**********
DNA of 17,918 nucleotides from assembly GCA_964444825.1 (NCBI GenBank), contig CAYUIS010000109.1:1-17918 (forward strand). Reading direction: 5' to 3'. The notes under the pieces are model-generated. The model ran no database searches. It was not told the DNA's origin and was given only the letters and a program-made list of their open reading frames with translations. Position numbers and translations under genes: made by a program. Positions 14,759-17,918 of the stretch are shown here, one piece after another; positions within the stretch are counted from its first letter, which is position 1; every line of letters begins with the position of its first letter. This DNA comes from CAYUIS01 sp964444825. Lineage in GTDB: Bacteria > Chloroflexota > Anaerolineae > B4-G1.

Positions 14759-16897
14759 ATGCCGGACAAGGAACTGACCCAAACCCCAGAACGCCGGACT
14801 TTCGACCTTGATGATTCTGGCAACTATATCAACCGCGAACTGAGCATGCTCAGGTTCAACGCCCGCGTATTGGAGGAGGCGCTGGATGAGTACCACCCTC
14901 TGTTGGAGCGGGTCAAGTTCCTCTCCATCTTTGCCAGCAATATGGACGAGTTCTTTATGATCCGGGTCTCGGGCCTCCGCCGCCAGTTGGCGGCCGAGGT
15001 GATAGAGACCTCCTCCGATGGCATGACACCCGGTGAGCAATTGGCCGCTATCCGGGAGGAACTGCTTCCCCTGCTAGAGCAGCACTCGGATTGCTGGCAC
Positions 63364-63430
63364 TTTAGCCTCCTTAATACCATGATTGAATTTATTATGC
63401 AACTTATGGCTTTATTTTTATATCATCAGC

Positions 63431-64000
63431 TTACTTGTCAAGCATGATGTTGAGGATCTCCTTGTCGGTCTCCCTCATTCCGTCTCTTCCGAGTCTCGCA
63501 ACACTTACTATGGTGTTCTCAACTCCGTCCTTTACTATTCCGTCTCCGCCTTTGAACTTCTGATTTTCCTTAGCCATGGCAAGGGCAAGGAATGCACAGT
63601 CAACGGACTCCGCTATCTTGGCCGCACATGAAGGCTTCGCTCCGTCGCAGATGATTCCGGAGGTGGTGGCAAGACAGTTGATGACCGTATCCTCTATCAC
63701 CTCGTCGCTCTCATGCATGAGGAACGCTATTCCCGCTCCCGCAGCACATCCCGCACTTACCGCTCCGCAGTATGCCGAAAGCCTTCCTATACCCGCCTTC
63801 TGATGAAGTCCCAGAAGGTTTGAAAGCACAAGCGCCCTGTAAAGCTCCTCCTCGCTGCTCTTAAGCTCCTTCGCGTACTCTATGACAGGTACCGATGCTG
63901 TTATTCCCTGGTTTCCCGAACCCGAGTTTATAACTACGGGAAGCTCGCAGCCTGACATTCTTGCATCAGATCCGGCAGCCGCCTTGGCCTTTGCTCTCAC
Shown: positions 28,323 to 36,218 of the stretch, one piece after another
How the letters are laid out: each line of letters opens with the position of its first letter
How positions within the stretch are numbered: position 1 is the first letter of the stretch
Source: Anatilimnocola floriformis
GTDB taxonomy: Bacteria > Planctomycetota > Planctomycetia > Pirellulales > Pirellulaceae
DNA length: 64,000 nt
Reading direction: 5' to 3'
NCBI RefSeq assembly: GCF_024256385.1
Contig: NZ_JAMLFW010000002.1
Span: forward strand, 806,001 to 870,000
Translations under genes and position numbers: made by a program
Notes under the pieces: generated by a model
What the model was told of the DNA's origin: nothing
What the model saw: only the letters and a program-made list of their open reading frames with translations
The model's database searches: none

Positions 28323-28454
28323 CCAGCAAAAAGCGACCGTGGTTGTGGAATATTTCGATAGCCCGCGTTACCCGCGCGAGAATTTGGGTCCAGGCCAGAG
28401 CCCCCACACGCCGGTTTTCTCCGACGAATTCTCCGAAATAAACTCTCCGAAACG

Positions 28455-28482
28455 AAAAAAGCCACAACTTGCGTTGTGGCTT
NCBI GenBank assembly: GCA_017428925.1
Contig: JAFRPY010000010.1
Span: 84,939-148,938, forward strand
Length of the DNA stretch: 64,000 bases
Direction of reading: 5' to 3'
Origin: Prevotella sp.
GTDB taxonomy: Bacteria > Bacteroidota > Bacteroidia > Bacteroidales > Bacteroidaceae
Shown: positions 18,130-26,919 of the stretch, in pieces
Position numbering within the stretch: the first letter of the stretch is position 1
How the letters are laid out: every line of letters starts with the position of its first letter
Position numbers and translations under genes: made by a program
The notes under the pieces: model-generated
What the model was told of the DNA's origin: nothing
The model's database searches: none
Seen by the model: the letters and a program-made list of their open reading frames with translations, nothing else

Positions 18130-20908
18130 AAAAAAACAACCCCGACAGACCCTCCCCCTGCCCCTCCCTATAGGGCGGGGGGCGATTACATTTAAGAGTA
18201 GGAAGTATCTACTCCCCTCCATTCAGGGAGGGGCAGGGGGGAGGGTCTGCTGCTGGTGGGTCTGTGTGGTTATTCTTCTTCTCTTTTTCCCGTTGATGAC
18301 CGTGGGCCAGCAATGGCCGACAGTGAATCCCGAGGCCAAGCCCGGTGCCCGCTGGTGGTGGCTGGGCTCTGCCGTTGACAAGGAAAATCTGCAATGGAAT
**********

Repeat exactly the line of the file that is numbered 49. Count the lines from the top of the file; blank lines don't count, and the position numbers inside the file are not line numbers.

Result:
What the model was told of the DNA's origin: nothing